Finding Our Voices
Women’s struggle to find their “voice” pervades the three waves of feminism. During the first wave, women fought just to have their voices heard at all in political and social spheres. Second wave feminism found women advocating for their rights and voicing their ambitions to engage in market work, not just family work. In this current wave, women strive, with mixed results, to be the voices of leadership in our professions and workplaces. When it comes to women’s voices being equally heard in the legal profession, I think most would agree that we are not there yet. So why is that and what can we do to change it?
I bet we’ve all listened to women apologize for something they said or did, whether they really meant it or not or whether the situation really warranted an apology. (I know I’ve been guilty of doing that.) In a New York Times opinion piece entitled Why Women Apologize and Should Stop, the author discusses the theories on our “sorrys,” and suggests that women often apologize for things that are clearly not our fault as a prompt for the person who actually should be apologizing. She contends that women give “assertive apologies” that are too indirect and come off as a passive- aggressive. She urges us to stop.
In a Huffington Post blog, Women’s Voices: Are They Fully Heard?, the author suggests four challenges that keep women’s voices from being fully heard in the U.S. corporate world: women’s style of speech sounds less confident; women don’t assert themselves until they feel they really know what they are speaking about; women get “talked over;” and women who speak up are penalized. The author’s goal is to create awareness of these so-called “challenges” (which smack of gender bias) so that women’s voice can be heard loud and clear.
And why do successful and ambitious women sometimes fail to assert themselves in high-level meetings? The authors of a Harvard Business Review article entitled Women, Find Your Voice addressed that question in a research study involving 1,100 female executives at or above the vice president level. Their article discusses their findings and provides advice on what women can do to become more effective and more comfortable in meetings such as mastering the “pre-meeting,” preparing to speak spontaneously, maintaining an even keel, and moving past confrontation without taking it personally.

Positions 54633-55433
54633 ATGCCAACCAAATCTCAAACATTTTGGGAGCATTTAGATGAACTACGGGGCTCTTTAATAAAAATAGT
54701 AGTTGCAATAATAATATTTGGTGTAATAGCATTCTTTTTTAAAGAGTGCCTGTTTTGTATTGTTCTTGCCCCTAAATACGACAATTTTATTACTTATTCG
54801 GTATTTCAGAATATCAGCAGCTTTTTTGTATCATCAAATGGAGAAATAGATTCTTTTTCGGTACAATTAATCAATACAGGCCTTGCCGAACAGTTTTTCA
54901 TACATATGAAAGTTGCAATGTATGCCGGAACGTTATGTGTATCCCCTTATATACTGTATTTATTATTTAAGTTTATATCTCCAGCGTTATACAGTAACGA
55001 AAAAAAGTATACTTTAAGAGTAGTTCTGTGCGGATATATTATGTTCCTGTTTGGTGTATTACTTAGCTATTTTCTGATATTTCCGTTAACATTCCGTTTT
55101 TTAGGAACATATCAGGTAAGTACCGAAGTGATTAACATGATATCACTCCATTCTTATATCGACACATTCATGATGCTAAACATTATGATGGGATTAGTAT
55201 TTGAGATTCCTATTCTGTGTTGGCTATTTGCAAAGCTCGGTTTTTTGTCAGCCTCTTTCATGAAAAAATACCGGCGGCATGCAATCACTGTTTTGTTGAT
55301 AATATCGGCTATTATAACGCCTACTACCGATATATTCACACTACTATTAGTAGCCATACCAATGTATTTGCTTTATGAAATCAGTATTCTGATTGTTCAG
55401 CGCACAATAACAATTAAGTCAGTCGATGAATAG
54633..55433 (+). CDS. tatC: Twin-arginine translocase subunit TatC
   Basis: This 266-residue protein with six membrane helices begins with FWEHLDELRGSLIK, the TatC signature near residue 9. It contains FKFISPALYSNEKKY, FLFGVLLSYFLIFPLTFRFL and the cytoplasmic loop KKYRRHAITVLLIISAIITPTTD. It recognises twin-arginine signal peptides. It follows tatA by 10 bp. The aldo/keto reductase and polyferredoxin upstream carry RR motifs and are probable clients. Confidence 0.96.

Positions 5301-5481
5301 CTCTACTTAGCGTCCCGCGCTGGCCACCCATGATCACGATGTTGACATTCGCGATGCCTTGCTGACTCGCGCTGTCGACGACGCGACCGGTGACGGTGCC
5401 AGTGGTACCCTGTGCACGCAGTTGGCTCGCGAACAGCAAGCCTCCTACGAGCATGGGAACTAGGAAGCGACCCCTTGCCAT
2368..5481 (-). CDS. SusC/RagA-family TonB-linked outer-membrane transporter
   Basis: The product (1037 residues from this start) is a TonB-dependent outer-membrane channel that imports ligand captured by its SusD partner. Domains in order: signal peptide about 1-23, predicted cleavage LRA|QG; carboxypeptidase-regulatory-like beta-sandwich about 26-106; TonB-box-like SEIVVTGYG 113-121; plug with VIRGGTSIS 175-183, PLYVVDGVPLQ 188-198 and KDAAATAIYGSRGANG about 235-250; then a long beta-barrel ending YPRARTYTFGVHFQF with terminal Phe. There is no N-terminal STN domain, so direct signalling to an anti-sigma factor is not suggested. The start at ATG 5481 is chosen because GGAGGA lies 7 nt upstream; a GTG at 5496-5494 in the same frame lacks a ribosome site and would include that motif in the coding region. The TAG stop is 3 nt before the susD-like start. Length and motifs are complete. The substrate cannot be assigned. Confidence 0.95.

Women lawyers all want their voices to be heard. So here are four practical steps towards that end that I challenge us all to try over the next 21 days (the time it takes to create a new habit): 1) stop apologizing; 2) don’t allow others to interrupt you- keep talking; 3) prepare to speak at meetings and then speak confidently; and 4) don’t become defensive or uncomfortable when others disagree with you. Despite how far we have come, when it comes to women having their voices equally valued in our profession, we are definitely still “chasing the last wave.” Let’s resolve to raise our voices above the waves until we are at last fully heard.
This blog post was authored by Molly Tami. Molly Tami serves as the Assistant Dean for Career & Professional Development at USD School of Law. She previously designed and taught a course on Law, Gender and the Work/Family Conflict and is passionate about advancing women in the legal profession.